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Home > All articles > DIATRIBE > Diatribe (Marc Jameson) - interview (2007)
Diatribe (Marc Jameson) - interview (2007)
2007-08-01 | Katarzyna NINa Górnisiewicz and dugoutTX | e-mail interview
NINa: The Industrial Rock scene knows you best from your time with Diatribe so please don't get mad if most of the questions will concern that project in our interview :) First of all, are there any unreleased songs by Diatribe?

Marc Jameson: There are lots of unreleased songs by me, in the same vein as diatribe. But as a full band, there were only a couple of tracks we never got around to recording or releasing.

dugoutTX: There was next to no mention of a Live show by Diatribe. Was it a mainly studio project? or did it ever make it out in front of an audience?

Oh yea, we played plenty of shows. We opened for KMFDM, Thrill Kill Kult, etc. We toured up and down the east and west coast. Never go to Chicago in winter. Bad idea. One of my original motivations for starting the band was watching one too many depressed looking, flannel shirt wearing, grungy 90's rock bands, that just stood around and looked bored. I thought, damn I could do better than that. There's so much you can do on stage, and a show should be exciting, a spectacle, full of energy and creativity. So we would try to do something different at every show. My friend Jere would create stuff for us, like walls of latex skin, with people sticking their faces through from behind. Also plenty of video and abstract visuals. My personal favorite part of each show was creating a new intro and drum performance. I'd work with 2-3 drummers, and work out a drum corps kind of routine, anything from breakbeats to military style percussion, which then launched into a song.

NINa: Were there any videos by Diatribe?

No. Only the videos our bass player Kevin edited together for playing at shows. And there's a bunch of live footage out there, not sure who has it anymore.

dugoutTX: Was Diatribe's cover of the Sugarcubes - Cold Sweat (from Shut Up Kitty Compilation) some of the first work released to the public or are there other tracks out there that aren't on any of your own releases?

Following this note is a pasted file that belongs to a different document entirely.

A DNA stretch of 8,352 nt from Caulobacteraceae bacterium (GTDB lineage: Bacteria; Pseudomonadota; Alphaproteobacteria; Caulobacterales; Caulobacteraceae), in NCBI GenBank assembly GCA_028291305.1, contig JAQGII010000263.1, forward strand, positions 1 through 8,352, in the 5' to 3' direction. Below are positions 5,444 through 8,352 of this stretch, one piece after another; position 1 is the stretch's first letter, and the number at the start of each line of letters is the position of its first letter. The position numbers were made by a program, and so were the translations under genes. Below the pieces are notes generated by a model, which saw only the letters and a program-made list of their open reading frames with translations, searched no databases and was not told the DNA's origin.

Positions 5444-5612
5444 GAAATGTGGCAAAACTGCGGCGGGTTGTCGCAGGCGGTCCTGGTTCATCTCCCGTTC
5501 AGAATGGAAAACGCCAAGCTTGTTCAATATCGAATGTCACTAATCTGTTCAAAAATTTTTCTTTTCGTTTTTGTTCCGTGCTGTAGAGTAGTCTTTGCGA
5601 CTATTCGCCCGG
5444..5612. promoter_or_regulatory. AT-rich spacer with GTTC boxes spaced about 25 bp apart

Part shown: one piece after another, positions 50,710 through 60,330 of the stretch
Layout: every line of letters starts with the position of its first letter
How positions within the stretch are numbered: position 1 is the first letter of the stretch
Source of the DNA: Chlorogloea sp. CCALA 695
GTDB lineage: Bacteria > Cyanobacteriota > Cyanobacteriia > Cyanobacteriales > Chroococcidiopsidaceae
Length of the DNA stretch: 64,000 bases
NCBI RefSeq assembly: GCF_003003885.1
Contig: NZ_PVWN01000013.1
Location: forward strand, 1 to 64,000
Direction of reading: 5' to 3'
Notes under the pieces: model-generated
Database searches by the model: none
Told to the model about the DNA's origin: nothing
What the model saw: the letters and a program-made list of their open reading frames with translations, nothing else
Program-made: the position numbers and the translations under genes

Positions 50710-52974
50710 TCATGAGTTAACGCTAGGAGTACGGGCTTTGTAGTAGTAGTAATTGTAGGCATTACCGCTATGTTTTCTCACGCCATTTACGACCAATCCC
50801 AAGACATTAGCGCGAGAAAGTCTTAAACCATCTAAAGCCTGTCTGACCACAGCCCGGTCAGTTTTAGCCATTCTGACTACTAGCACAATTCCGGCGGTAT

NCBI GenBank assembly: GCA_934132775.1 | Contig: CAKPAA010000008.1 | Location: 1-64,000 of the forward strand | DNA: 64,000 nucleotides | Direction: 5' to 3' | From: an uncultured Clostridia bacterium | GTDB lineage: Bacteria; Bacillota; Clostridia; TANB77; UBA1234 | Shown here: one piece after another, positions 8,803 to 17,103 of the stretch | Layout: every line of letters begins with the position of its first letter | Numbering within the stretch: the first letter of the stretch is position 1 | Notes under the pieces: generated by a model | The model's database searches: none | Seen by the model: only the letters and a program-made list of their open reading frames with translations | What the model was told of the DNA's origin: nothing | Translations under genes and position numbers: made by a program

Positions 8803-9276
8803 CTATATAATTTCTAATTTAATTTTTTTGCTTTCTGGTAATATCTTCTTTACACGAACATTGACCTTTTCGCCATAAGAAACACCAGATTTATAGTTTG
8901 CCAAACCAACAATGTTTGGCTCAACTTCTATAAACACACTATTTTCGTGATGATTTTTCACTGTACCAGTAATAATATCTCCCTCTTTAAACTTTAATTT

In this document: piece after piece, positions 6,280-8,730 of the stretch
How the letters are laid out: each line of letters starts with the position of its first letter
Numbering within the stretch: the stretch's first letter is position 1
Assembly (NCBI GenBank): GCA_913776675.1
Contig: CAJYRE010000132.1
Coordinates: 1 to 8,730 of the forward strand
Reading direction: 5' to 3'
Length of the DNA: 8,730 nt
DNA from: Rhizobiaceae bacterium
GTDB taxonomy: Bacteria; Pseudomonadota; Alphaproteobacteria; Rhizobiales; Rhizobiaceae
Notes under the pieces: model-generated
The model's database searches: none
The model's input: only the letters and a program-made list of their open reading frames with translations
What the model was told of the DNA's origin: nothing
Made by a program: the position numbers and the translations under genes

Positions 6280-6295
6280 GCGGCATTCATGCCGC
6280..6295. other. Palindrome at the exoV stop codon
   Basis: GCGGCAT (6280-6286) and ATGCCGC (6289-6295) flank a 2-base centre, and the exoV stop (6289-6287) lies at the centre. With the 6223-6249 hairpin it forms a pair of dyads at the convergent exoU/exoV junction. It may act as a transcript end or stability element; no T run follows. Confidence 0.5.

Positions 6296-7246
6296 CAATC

It wasn't the first. We appeared on several compilations before that I believe. I don't recall the labels. Cop records I think, and Cleopatra, and Reconstriction.

NINa: What led you to quit Diatribe? Lack of ideas for the music or something else?

Never a lack of ideas. I was just moving in different directions. I started getting heavily into drum&bass, breakbeat, late 90's triphop and downtempo sounds. I tried to incorporate those influences into Diatribe for a while, but it became more and more apparent I was forcing something that wasn't natural, and perhaps it was time to start something new.

dugoutTX: Can we hold out hope of a possible rebirth of Diatribe? or is that an impossible dream?

It's not impossible, but highly unlikely. It was a fairly dark time in my life. I was a misfit in my surroundings, hanging out mostly with suburban skate punks, who spent most their time drinking and saying F this and F that. It wasn't the most creative or productive environment. We had some great times of course, but we also got on each other's nerves, and each band member seemed to be on a totally different track. Towards the end, we were barely talking. And that hasn't changed. So I would have to say it's highly unlikely!

NINa: Have you been in any bands other than Diatribe?